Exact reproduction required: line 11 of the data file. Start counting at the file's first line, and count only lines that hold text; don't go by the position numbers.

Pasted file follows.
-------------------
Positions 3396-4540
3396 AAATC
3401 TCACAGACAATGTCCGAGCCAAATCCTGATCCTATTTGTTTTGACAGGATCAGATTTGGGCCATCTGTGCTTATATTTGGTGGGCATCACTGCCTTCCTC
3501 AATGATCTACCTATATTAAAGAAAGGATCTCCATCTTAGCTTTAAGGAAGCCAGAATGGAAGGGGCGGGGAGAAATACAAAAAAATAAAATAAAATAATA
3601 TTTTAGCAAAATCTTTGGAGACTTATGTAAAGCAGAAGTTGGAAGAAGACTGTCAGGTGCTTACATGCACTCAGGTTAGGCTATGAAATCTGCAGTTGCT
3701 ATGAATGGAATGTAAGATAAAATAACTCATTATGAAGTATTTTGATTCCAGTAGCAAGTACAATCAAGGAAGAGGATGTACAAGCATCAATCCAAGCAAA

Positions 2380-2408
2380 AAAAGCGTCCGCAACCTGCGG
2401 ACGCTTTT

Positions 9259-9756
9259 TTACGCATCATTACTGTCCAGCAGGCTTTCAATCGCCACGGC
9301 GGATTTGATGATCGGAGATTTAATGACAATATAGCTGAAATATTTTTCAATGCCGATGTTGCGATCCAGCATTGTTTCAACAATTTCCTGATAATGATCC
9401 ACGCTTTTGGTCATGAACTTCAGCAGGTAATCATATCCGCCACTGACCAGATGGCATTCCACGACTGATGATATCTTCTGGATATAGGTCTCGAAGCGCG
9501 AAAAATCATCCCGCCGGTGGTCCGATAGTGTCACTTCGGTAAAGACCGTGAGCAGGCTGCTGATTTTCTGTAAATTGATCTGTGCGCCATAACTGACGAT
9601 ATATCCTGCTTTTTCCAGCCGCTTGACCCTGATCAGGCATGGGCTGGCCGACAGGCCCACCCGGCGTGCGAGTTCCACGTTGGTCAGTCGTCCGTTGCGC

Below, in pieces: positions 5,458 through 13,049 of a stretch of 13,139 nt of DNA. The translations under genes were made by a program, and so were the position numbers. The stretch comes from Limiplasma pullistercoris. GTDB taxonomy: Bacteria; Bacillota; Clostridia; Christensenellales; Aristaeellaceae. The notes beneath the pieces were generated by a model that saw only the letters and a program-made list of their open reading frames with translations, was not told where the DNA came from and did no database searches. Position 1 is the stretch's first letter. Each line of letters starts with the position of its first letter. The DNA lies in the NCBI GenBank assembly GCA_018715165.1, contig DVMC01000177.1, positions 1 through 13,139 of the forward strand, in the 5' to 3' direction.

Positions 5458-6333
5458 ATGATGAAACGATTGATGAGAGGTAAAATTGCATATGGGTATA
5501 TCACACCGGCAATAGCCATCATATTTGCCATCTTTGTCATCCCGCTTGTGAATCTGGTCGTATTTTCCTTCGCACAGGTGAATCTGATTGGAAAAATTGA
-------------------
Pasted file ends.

9259 TTACGCATCATTACTGTCCAGCAGGCTTTCAATCGCCACGGC